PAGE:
As a self-declared happily married woman in a monogamous relationship, I feel as though I’m rather akin to a unicorn sometimes: fictitious, and overly dramatized with glitter and sparkle (metaphorically speaking, that is) to the point of making it impossible not to deem it ridiculously absurd. I’m not at all like a unicorn, however, when it comes to my coolness factor. Unicorns are everywhere nowadays in the merch realm, whereas happily married people don’t really market well. We’re just not hip and fashionable in the same way.
But, as happy people in general are in short supply, and you can’t throw a dead cat without hitting a cynic, I awoke this morning called by my pen to write some thoughts out on a topic that feels both radical and terribly un-interesting to the mainstream at the same time. Unlike the mythical unicorn, I’m here to tell you that I exist.
And I exist not in a trite, pie-in-the-sky sort of way but in a this-is-for-real sort of way. I love my husband. I’ve loved my husband long enough that I can’t clearly recall a time when our lives were not intertwined. We’ve been together over half of my life. Born in the same year, I was 19 and he was 20 when we met; 20 and 21 when we married. And in a week from now, we’ll celebrate our 19th wedding anniversary.
I’d like to convey two things that I’ve found to be important in our love journey thus far. And by important, I mean crucial to our surthrival. (Notice I just coined a new word there: surthrival, which combines the words ‘survival’ and ‘thrive’.)
One: We’re genuinely kind to each other. And two: We’re both diligent in our own commitment to ongoing personal growth work.
#1 applies especially to me, as I used to be the queen of being passive aggressive. I spent the first few years of our marriage being routinely unkind to my husband. It took me a long while to see the reality of how I could be a real bitch. And I’ll tell you, it wasn’t easy coming to terms with this part of myself. No one wants to admit they’re a jerk. And without some kind of reflective practice to help us learn the skills to see ourselves clearly, few of us will break free of this cycle of meanness too, by the way. Collectively, we’ve learned all sorts of creative, sure-fire ways to armor ourselves up with excuses, reasonings, and justifications for our crappy behavior and treatment of others, especially our closest person. Looking deeper it becomes clear: we treat others how we treat our own selves internally. So there’s that.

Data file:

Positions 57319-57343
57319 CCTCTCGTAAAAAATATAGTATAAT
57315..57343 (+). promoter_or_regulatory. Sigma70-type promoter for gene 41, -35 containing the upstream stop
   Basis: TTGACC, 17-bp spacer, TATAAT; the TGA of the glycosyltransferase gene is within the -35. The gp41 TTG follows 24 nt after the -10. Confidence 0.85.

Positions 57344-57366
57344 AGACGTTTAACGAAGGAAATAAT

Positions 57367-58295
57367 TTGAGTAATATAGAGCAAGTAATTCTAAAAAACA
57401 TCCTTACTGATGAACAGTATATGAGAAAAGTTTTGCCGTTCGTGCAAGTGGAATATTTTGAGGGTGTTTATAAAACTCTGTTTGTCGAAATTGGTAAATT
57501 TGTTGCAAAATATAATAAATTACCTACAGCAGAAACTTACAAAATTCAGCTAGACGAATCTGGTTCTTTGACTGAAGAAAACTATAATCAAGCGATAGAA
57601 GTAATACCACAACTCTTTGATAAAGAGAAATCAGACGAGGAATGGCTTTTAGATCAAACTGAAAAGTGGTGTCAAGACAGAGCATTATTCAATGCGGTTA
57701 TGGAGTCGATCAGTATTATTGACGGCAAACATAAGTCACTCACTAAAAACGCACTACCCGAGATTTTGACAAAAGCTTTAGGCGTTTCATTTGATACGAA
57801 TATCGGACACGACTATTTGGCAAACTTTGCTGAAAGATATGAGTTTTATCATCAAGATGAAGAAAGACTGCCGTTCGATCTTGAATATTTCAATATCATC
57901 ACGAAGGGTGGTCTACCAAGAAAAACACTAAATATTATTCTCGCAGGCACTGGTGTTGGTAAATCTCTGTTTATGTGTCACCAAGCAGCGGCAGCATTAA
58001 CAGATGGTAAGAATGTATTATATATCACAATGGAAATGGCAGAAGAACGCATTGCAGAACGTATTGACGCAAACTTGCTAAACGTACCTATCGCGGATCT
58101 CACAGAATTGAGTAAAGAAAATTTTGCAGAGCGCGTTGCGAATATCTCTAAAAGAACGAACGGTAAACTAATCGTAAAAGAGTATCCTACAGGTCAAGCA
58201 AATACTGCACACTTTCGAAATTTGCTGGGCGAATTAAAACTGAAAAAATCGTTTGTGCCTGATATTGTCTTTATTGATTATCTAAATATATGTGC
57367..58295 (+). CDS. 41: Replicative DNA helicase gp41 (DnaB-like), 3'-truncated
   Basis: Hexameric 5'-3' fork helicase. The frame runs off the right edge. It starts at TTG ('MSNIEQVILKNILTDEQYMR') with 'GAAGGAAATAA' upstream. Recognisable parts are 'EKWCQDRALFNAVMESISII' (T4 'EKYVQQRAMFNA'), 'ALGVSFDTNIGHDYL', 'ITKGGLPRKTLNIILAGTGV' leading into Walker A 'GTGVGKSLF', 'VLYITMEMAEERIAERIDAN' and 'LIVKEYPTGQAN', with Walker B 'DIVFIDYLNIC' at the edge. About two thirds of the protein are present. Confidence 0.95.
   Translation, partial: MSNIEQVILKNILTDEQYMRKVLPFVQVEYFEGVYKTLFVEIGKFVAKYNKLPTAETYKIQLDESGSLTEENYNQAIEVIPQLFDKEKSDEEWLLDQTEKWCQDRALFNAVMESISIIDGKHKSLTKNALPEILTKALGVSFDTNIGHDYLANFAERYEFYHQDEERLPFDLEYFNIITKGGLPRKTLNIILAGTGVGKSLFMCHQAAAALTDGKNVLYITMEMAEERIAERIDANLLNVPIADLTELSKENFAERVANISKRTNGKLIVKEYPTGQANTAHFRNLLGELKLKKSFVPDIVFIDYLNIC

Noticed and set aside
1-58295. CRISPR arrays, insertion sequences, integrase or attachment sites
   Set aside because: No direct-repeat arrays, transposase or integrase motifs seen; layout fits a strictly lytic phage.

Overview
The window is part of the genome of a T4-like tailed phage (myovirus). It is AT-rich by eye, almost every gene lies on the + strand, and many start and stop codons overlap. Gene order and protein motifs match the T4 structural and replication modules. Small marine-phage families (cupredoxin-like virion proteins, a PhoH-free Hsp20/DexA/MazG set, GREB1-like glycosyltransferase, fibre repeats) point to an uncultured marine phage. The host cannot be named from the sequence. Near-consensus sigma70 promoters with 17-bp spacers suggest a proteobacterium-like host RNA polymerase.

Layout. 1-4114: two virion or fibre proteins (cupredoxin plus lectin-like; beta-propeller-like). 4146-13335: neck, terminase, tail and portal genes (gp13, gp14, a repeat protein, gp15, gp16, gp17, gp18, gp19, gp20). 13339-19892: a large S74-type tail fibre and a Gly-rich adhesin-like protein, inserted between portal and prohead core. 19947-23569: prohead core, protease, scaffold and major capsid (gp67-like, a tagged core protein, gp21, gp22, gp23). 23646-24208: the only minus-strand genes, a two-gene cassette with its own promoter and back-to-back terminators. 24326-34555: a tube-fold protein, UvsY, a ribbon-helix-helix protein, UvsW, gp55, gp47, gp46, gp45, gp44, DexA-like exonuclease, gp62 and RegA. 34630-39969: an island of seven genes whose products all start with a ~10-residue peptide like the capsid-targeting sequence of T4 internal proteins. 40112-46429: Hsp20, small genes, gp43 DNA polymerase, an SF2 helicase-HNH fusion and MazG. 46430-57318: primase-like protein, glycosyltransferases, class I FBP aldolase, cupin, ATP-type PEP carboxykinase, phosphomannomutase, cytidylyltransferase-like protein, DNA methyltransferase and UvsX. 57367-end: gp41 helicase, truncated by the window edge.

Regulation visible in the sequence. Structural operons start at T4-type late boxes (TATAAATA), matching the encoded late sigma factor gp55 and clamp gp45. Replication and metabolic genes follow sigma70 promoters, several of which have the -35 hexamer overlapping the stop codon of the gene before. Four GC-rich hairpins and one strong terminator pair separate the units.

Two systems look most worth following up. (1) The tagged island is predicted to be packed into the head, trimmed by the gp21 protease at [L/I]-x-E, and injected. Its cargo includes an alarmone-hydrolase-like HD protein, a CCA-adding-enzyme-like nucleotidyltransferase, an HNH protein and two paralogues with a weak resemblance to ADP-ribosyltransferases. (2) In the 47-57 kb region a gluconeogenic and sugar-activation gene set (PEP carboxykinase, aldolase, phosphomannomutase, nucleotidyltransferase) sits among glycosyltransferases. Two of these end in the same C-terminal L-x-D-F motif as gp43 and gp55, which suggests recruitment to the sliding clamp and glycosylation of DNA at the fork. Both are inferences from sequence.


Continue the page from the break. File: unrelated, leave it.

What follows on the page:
What’s important to mention about #2 is that it takes two to tango. And by tango I mean form a life together. My husband and I have gone through some rough times – and our last rough time, about 8 years ago, was such that we wondered for the first time ever whether or not we’d make it. During such times, we’ve learned that there is no such thing as a difficulty being only one person’s responsibility to tend to. It’s never just one of us causing harm or hardship, no matter what’s going on. It takes both of us to co-create the environment and landscape we find ourselves amid. In order for us to take good care of one another as part of a couple in a life-partnership, we see clearly that we must learn and practice to take good care of our own self as individuals. If either one of us weren’t committed to ongoing and continual personal growth work, our marriage wouldn’t be successful. Knowing how to stay on our own side of the fence and take responsibility and ownership for how we’re showing up and engaging in the relationship is critical to our well-being as husband and wife.